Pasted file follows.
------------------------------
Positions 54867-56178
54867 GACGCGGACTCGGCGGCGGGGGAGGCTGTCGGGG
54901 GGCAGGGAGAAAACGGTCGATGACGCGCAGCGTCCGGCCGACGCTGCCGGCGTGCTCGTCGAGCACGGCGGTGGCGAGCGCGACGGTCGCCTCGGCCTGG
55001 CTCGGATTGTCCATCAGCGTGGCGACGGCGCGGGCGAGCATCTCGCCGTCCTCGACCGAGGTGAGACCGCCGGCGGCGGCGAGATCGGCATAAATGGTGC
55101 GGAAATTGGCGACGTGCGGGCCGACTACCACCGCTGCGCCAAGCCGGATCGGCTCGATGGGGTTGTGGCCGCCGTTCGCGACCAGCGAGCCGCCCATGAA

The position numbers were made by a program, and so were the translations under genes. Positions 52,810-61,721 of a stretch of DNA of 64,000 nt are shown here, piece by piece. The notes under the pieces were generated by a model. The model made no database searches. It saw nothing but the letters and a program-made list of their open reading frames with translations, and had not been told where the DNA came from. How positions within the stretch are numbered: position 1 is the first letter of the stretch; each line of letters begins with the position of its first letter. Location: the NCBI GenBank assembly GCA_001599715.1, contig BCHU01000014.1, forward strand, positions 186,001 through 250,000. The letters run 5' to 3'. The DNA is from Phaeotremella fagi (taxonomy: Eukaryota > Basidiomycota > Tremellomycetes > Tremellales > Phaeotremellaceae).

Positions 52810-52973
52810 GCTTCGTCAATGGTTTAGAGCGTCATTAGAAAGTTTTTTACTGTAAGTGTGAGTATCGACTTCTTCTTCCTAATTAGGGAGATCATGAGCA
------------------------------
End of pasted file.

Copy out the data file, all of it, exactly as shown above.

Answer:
Positions 54867-56178
54867 GACGCGGACTCGGCGGCGGGGGAGGCTGTCGGGG
54901 GGCAGGGAGAAAACGGTCGATGACGCGCAGCGTCCGGCCGACGCTGCCGGCGTGCTCGTCGAGCACGGCGGTGGCGAGCGCGACGGTCGCCTCGGCCTGG
55001 CTCGGATTGTCCATCAGCGTGGCGACGGCGCGGGCGAGCATCTCGCCGTCCTCGACCGAGGTGAGACCGCCGGCGGCGGCGAGATCGGCATAAATGGTGC
55101 GGAAATTGGCGACGTGCGGGCCGACTACCACCGCTGCGCCAAGCCGGATCGGCTCGATGGGGTTGTGGCCGCCGTTCGCGACCAGCGAGCCGCCCATGAA

The position numbers were made by a program, and so were the translations under genes. Positions 52,810-61,721 of a stretch of DNA of 64,000 nt are shown here, piece by piece. The notes under the pieces were generated by a model. The model made no database searches. It saw nothing but the letters and a program-made list of their open reading frames with translations, and had not been told where the DNA came from. How positions within the stretch are numbered: position 1 is the first letter of the stretch; each line of letters begins with the position of its first letter. Location: the NCBI GenBank assembly GCA_001599715.1, contig BCHU01000014.1, forward strand, positions 186,001 through 250,000. The letters run 5' to 3'. The DNA is from Phaeotremella fagi (taxonomy: Eukaryota > Basidiomycota > Tremellomycetes > Tremellales > Phaeotremellaceae).

Positions 52810-52973
52810 GCTTCGTCAATGGTTTAGAGCGTCATTAGAAAGTTTTTTACTGTAAGTGTGAGTATCGACTTCTTCTTCCTAATTAGGGAGATCATGAGCA